That will then lead to a discussion and views being exchanged about what we think could be happening. So you have a lot of different opinions. We are able to challenge our assumptions based on the intelligence that we have. That makes us a little bit more informed.
But in the end, the person accountable is the head of the product.
The head of the product is accountable, but he is constrained by his allocation of risk capital.
But is there a danger here that in the end that person will say: ok, I’ll just go with what the committee thinks because if anything goes wrong, then I can just blame everyone. It’s not my responsibility.
Part of the culture is about ownership. You have to have a very strong ownership over a situation. People are allowed to have a dissenting voice, it’s very important.
But if they’re wrong …
There is always a risk. Remember the way that we are rewarding people is typically on a long-term basis. So they tend to focus on both long and short term consequences.
And they can make mistakes.
People will make mistakes. The role of [the group risk manager] here in part is as coach. If, let’s say, there’s a situation where our people feel bullish, his role, is to take the other position, to take the other side, to question …
The group risk manager will not be making the decision?
There are very clearly defined limits [for putting capital at risk] that are not allowed to be breached. He monitors those limits.
How does the risk manager do that? Is there a real-time dashboard where you can see everything?
We have a risk dashboard which is produced every day. Some of the information is produced every day, some is produced every week. We have a whole range of different metrics, which helps us understand our underlying exposures.
Do you use commercial software?
The VaR calculator is a commercial package. The rest has been developed in-house.
Is VaR reliable?
VaR is good for certain things, but it’s not the universal solution. When markets are range-bound, then it’s actually an extremely good tool.
If they break out of that range and they start trending in an erratic manner as we saw last year, VaR is not a terribly good tool. You need other tools to counter that. So you use stress and scenario analysis.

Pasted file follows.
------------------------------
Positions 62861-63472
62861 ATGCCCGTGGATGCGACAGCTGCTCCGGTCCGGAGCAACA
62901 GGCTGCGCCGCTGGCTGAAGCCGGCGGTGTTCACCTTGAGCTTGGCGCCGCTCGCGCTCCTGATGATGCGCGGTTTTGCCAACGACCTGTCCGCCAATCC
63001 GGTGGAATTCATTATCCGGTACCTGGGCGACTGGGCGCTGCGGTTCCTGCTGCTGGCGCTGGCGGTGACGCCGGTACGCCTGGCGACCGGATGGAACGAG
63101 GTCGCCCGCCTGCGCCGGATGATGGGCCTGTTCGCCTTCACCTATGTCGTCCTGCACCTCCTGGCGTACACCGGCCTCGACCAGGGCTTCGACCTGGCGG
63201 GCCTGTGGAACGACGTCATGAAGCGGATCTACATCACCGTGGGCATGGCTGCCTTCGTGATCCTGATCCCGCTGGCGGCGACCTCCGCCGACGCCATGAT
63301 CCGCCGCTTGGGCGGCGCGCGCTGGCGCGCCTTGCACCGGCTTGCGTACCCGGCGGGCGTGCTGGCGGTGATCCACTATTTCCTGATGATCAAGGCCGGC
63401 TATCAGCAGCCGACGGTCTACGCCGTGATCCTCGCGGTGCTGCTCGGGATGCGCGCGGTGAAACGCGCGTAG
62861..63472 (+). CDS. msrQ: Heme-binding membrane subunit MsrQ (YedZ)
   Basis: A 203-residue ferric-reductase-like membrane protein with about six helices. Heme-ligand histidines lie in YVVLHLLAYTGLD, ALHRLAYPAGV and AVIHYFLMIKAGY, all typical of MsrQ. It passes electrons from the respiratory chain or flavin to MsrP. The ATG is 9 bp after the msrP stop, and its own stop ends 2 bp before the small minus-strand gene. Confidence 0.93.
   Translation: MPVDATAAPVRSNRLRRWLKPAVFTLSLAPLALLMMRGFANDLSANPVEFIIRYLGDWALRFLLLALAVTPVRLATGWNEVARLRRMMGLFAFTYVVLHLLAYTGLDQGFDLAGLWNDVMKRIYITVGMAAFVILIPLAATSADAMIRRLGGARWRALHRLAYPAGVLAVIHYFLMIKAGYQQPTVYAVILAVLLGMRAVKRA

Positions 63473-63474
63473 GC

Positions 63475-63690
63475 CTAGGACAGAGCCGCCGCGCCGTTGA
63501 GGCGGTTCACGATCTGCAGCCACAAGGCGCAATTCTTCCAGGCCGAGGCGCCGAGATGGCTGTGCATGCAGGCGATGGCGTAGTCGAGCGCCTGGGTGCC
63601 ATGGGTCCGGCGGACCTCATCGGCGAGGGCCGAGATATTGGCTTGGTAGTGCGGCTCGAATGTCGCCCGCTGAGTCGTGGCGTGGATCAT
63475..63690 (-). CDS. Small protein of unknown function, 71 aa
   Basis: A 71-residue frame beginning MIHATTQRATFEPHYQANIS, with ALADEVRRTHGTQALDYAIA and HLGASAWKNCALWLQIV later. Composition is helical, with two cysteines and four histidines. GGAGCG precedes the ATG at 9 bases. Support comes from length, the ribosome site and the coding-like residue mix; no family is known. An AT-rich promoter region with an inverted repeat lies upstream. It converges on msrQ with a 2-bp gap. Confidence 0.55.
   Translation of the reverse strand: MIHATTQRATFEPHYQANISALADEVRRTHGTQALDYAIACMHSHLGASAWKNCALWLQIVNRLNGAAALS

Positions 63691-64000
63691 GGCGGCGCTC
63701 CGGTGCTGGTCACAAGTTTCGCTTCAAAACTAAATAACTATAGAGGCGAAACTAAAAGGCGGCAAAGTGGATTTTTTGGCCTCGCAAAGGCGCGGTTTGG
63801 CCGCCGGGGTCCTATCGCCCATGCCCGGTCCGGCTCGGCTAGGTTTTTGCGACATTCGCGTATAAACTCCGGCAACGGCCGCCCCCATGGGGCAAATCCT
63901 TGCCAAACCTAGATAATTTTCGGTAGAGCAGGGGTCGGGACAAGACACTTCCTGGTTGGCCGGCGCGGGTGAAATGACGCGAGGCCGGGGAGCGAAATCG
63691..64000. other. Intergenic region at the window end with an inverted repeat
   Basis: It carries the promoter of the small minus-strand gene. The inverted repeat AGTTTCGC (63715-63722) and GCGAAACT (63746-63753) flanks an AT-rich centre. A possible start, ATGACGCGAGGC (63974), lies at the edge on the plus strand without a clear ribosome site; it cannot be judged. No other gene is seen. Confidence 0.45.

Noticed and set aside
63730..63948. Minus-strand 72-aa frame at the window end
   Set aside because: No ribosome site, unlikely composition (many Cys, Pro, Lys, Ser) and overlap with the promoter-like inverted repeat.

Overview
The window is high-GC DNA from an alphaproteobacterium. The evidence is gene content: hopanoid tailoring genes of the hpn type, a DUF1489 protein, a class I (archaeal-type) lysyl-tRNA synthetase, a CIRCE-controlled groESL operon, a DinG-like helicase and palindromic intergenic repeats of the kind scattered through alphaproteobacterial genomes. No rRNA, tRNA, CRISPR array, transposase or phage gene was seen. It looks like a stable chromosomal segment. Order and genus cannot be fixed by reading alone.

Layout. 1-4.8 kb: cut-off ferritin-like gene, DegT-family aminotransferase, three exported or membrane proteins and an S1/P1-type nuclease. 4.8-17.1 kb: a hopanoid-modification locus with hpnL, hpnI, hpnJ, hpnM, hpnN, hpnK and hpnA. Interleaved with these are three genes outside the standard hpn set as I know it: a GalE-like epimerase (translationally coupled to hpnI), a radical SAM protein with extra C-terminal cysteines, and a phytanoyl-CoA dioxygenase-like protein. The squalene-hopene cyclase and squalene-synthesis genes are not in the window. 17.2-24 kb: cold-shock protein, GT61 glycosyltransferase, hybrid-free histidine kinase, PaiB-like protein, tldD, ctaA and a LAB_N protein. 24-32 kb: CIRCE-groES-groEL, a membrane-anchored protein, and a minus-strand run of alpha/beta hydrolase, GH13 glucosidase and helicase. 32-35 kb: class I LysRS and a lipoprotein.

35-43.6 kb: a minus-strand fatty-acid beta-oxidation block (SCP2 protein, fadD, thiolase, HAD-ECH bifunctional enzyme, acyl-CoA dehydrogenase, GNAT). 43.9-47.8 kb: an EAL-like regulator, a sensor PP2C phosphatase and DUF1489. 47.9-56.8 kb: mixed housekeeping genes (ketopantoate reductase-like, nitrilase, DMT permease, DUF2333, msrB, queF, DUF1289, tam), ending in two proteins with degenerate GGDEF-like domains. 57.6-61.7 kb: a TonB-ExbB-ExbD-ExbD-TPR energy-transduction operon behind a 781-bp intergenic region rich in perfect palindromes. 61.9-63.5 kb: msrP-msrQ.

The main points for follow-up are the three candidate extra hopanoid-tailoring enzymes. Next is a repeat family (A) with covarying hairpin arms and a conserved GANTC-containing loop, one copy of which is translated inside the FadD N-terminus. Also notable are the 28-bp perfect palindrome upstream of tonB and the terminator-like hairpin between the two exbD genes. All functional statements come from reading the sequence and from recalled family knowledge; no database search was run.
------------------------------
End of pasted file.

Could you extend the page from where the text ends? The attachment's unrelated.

And the information is all on the dashboard?
They’re all on the dashboard. But it’s the interpretation of that quantitative information, its relation to the real world and the strategies that were undertaken, which is the value-added thing that the risk management department can give.
So we have to have real people who understand real businesses and who have a strong commercial understanding of risk management, rather than people who are quantitatively gifted, but have no other skills.
How big is the risk management team?
We’ve got 32 people in the risk management team, plus some administrative staff. We have a central quantitative function here in Hong Kong, and [the group risk manager] is based here in Hong Kong, as are the head of market risk, operational risk and credit risk. We also have people in each of our main regional hubs, in Europe, South America, North America and the rest of Asia.
And those people interact with the business heads in those areas?
They do. They’re encouraged to go and spend time [with them]. They have a very strong understanding of strategies that are taking place.
We’ve now reached to a point where [the risk management department has become a trusted partner]. So now the business heads see that risk is a value-added function, the risk management department is not just consulted in the beginning of transactions because they are mandated to do so, but because they are actually adding value.
Are there any conflicts at all? I’ve heard stories about operating managers saying: Oh, the risk people won’t allow us to do this so our hands are tied; they’re so persnickety; we have all this paperwork to do…
What we’ve done is to develop a way of managing risk in this organisation, where risk managers are ultimately gatekeepers and responsible to the board of directors. But they’re adding value to the organisation. And the more value that they add, the more useful they become and the more information that they are party to.
There are different kinds of risks. Is the risk management department overseeing all of them, or are there other operating units that handle some risks?
We have combined all the risk functions under one roof, credit, market risk and operational risk, because you have a lot of transfer of risk across different risk classes.
Let’s say you have an inventory exposure, and you have a choice to sell that inventory, by selling that inventory you’re going to be taking some credit and counter-party risk or by holding the inventory you take some market risk and operational risk in management of the inventory. That transfer of risk needs to be assessed so it makes sense that the people assessing those risks sit together in the same team.